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6.4 Creating a New Window

NN 2, IE 3

6.4.1 Problem

You want to open a separate subwindow based on scripted action in the main window.

6.4.2 Solution

To generate a new window, use the window.open( ) method, passing parameters for the (absolute or relative) URL of the page to occupy the new window, a text name for the window, and a comma-delimited string of parameters that specify the window's physical characteristics. For example:

var newWind = window.open("subDoc.html", "subWindow", 
              "status,menubar,height=400,width=300");

Preserve the value returned by the method (a reference to the subwindow object) in a global variable if you intend to reference the subwindow from the main window's scripts in other functions later on.

6.4.3 Discussion

If you are not loading an existing document (or one returned by a server process) into the new window, pass an empty string as the first parameter to open the window with a blank content region (so that you can later write dynamic content to it). The window name in the second parameter is the same kind of name that a hyperlink or form's target attribute points to. You should always provide a unique name, to keep multiple subwindows from accidentally colliding with each other.

Probably the trickiest part of creating a new window is defining the third parameter, a comma-delimited string of window properties. If you omit the third parameter altogether, the browser creates a window of the same dimensions and characteristics as the one that it would create if the user were to select New Window from the File menu (which is not necessarily the same size as the current window). But more typically, you want to control attributes such as size, location, and amount of window "chrome" displayed in the window. Table 6-1 lists all of the window attributes that you can specify as part of the third parameter to window.open( ), and the browser versions that support them.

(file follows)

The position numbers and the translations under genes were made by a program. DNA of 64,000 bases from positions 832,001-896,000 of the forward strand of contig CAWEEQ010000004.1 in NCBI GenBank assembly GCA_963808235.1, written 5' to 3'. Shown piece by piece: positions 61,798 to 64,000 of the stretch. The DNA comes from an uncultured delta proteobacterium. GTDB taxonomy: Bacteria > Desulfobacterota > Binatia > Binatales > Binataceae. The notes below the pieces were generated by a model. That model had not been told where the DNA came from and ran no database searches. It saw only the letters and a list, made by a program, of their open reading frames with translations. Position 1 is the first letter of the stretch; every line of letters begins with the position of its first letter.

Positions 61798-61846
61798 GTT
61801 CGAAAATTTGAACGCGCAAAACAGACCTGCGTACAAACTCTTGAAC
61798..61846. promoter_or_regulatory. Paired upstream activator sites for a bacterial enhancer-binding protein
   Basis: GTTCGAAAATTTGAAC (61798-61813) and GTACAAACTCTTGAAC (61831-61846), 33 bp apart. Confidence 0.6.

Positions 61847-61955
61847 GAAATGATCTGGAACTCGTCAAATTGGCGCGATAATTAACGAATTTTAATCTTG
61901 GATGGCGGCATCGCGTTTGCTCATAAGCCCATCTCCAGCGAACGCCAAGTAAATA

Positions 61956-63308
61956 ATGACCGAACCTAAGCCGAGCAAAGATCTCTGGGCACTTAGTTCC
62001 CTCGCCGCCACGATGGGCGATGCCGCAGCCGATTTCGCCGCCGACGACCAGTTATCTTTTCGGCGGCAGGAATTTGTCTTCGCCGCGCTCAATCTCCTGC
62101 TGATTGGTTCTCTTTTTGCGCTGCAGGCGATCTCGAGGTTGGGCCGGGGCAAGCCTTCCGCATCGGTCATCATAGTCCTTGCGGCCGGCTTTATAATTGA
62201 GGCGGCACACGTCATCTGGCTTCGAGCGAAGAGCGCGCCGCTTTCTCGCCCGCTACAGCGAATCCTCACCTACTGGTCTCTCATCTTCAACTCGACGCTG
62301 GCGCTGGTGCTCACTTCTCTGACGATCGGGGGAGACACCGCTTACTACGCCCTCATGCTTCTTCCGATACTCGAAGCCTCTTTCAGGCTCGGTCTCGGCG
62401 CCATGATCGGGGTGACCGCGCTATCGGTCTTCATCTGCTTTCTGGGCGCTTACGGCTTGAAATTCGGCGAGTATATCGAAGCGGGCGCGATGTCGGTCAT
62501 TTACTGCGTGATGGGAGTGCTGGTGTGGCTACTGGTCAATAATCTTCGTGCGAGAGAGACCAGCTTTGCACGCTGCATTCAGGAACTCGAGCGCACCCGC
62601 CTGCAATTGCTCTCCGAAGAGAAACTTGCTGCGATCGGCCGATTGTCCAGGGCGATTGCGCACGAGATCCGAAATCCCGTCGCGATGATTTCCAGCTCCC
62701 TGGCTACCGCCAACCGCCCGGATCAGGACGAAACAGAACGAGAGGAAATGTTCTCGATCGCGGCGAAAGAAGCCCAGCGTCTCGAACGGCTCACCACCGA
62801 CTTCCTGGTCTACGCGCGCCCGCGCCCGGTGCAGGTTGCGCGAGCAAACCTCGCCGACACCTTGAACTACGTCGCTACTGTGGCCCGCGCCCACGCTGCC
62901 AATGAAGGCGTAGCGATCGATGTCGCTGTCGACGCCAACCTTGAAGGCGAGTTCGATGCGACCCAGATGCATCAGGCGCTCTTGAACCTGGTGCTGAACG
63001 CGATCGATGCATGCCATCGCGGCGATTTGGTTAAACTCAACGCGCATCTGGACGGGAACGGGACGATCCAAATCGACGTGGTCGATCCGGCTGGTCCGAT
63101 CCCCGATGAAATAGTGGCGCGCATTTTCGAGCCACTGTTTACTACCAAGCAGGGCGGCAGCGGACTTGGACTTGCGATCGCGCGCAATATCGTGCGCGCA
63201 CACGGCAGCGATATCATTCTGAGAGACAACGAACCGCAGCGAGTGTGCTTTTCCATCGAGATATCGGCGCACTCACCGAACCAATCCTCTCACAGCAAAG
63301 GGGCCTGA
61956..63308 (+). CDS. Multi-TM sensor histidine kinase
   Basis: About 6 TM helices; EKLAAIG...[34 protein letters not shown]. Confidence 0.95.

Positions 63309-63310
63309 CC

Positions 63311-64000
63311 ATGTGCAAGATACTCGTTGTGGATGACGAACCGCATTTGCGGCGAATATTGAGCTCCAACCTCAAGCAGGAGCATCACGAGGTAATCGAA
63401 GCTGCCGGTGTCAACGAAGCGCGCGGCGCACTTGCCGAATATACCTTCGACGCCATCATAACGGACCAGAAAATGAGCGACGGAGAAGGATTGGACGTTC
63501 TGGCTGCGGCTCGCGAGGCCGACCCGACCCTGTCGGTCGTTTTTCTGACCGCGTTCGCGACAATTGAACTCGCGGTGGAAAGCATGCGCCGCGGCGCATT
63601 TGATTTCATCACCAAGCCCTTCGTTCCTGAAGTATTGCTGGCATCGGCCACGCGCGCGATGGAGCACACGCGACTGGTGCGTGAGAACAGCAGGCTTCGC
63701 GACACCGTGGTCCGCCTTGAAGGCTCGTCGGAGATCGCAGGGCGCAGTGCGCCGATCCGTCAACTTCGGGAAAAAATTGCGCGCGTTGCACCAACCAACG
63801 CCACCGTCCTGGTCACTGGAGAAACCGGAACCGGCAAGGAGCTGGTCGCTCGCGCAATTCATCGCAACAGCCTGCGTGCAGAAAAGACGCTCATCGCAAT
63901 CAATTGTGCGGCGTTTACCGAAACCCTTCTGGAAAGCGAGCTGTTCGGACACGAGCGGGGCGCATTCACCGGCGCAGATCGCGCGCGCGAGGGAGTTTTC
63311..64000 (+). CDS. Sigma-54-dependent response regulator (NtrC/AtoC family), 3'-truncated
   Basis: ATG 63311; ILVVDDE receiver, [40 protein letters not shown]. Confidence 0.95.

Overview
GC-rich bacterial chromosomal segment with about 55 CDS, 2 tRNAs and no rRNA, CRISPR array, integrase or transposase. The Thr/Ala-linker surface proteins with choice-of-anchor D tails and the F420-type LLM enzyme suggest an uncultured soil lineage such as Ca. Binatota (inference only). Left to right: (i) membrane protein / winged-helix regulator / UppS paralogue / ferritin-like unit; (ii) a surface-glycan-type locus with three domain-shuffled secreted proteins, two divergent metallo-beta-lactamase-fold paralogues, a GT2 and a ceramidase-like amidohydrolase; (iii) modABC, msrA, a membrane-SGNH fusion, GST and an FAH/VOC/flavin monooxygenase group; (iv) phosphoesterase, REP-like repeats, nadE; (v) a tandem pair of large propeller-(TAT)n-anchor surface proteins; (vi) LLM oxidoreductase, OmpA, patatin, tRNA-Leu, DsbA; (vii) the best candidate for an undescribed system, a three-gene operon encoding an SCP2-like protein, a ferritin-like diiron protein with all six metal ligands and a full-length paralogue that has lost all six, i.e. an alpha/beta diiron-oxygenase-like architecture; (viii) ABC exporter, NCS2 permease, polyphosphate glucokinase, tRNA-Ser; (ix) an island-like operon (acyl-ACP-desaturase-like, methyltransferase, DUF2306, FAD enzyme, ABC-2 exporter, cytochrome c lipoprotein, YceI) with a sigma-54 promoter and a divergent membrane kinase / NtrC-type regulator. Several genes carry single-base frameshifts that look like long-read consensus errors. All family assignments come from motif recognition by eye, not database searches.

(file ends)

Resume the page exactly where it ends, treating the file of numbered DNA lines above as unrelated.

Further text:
Table 6-1. Window attributes for window.open( ) method

Attribute

NN

IE

Description

alwaysLowered

4

n/a

Always behind all other browser windows. Signed script required.

alwaysRaised

4

n/a

Always in front of all other browser windows. Signed script required.

channelMode

n/a

4

Show in theater mode with channel band.

copyhistory

2

n/a

Copy history listing from opening window to new window.

dependent

4

n/a

Subwindow closes if the window that opened it closes.

directories

2

3

Display directory buttons.

fullscreen

n/a

4

Display no titlebar or menus.

height

2

3

Window interior height in pixels.

hotkeys

4

n/a

Disable menu keyboard shortcuts (except Quit and Security Info).

innerHeight

4

n/a

Content region height. Signed script required for very small measures.

innerWidth

4

n/a

Content region width. Signed script required for very small measures.

left

6

4

Offset of window's left edge from left edge of screen.

location

2

3

Display Location (or Address) text field.

menubar

2

3